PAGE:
Mountaineer race reduction proposed

NEWELL – A proposal by Mountaineer Casino, Racetrack & Resort to end December horse racing was rejected Friday by the West Virginia Racing Commission, which suggested instead a year-long reduction in the number of daily races.

An opinion written by hearing examiner Jeff Blaydes, and accepted by the racing commission, said Mountaineer had “not met the burden of showing that there would be a shortage of thoroughbreds,” and, therefore, Mountaineer’s request to reduce the number of racing days from 210 to 196 should be denied.

The commission said that Mountaineer should, instead, immediately reduce the number of races per day from nine to eight as a cost-saving measure; consider reducing purses as soon as practicable; and revise, with the horsemen’s input, the condition book to maximize resources.

A last-minute modification to Blaydes’ opinion by the commission, after meeting for 80 minutes in executive session, said that Mountaineer would not be obligated to run any more races should purse funds run out.

“I realize that Mountaineer is in a bad way,” said commission member Bill Phillips. “The horsemen would be in a bad way if we didn’t have racing in December. It seems that the hearing examiner has struck a middle ground that would give Mountaineer the ability to further develop their case.”

Mountaineer’s request to eliminate the 14 racing days in December was driven by concerns over a shrinking field size, increasing competition from racetrack casinos in Ohio and Pennsylvania, and reductions in the purse fund that horsemen rely on for winnings.

Earlier this year, West Virginia Gov. Earl Ray Tomblin signed a bill that cuts video lottery revenue appropriations to various thoroughbred and greyhound breeders’ and purse funds by 10 percent and redirects them to the State Excess Lottery Revenue Fund.

Because Mountaineer’s purses rely heavily on revenue from video lottery and table gaming at the casino, the new law, which took effect July 1, will cut an estimated $2.5 million annually from the horsemen’s purse fund.

The purse fund took another hit in May when the Legislature decided to restore $1.06 million in funding to children’s programs by authorizing a one-time reduction from the purse fund.

Mountaineer Director of Racing Rose Mary Williams told commissioners in July that she can’t run races without a sufficient purse fund and that shortening the racing calendar was the best way to keep the purse account solvent.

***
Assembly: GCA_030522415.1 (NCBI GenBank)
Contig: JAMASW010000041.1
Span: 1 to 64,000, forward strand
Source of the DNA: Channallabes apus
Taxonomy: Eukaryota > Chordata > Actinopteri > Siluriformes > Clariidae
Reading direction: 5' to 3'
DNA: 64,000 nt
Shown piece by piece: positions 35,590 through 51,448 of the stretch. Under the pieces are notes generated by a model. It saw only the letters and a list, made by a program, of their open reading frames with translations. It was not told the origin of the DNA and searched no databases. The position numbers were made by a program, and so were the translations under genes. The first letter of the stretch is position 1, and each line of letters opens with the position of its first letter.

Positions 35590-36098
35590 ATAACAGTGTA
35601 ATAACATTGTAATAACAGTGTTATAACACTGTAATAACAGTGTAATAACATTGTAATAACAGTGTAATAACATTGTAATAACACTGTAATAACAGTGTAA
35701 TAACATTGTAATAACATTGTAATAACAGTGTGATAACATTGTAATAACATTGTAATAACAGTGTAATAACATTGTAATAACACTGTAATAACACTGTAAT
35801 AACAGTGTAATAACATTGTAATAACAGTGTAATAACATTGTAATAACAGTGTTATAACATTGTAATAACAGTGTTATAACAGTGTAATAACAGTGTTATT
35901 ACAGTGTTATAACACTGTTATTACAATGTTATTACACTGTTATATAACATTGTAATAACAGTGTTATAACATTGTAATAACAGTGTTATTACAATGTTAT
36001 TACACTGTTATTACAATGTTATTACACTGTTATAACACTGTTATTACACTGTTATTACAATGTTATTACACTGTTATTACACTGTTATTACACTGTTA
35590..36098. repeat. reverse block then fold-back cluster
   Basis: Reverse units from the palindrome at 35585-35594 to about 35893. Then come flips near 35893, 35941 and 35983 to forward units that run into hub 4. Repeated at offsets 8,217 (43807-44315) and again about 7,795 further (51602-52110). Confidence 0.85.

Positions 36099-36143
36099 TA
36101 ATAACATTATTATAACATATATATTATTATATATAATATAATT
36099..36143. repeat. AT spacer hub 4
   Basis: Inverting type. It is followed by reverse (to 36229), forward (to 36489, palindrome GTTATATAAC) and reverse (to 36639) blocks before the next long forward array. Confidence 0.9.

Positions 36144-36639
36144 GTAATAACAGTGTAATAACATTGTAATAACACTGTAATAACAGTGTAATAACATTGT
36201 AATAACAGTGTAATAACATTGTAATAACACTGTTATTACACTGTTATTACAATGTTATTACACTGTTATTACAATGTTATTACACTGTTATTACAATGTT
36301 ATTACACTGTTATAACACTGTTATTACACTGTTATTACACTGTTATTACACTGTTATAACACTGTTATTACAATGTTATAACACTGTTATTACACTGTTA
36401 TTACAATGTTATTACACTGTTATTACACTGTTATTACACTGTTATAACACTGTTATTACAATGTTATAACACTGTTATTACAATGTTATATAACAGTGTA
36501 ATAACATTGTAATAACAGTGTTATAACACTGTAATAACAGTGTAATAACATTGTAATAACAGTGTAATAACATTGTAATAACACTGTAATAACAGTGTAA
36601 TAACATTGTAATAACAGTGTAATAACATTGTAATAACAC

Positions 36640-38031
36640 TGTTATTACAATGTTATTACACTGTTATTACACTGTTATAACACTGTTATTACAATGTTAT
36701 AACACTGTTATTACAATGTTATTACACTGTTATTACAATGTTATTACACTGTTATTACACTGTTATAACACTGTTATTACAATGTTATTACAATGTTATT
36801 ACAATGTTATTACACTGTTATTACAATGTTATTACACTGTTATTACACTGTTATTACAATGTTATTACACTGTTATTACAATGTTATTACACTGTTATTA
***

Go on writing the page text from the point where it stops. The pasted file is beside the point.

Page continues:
“In order for us to compete, we need to maintain our purses at the current level. Right now, we simply don’t have the purse money to run in December,” Williams said at July’s public hearing in Weirton.

Neither Williams nor John W. Baird, president of the Mountaineer Park Horsemen’s Benevolent and Protective Association, could be reached for comment on Friday.

Commissioners’ recommendation that Mountaineer switch to eight races a day is similar to a proposal made by HBPA board member Donna Zook but rejected by Williams in July.

Williams said then that such a move would save only $1 million – not nearly enough to make up for $2.6 million in anticipated purse shortfalls.

“It’s not an option,” Williams told commissioners.

It is unclear whether the commission’s action on Friday is legally binding on Mountaineer and, if so, when it becomes effective.

Commissioner Gregory McDermott said it was clear from July’s hearing that Mountaineer’s request was a matter of some consequence for the horsemen and Hancock County’s economy.

“Everyone who appeared and testified was understandably very upset over the prospect of not racing in December. We were all struck by the emotions that were expressed, and I think those emotions were unanimous,” he said.

“The undisputed testimony from Mountaineer was that it would not be economically feasible to race in December because there wouldn’t be funds left to fund the purses,” he said.

Some Mountaineer horsemen reacted favorably to Friday’s decision by the racing commission.

“The outcome was great,” said Mike Vales, a trainer who has been at Mountaineer for 12 years. “Now we must go to Rose Mary (Williams) and talk to her and try to implement these recommendations.”

Vales expressed his opposition to Mountaineer’s request – opposition he said was shared by 120 horsemen at Mountaineer – in a letter sent to the racing commission.

Vales said that the 210-day racing calendar is a matter of state law and is not subject to revision as long as it is part of the HBPA contract.

Vales said Mountaineer should consider eliminating three stakes races as a cost-cutting measure, in addition to reducing the number of daily races from nine to eight and possibly cutting the top purses by 10 percent.

Similar measures were adopted by the Hollywood Casino at Charles Town Races, he said.

“This is the same chance the horsemen at Mountaineer are asking for – a chance to negotiate with management. But management refuses to talk with us and come up with a solution that benefits both parties,” he said in his letter.

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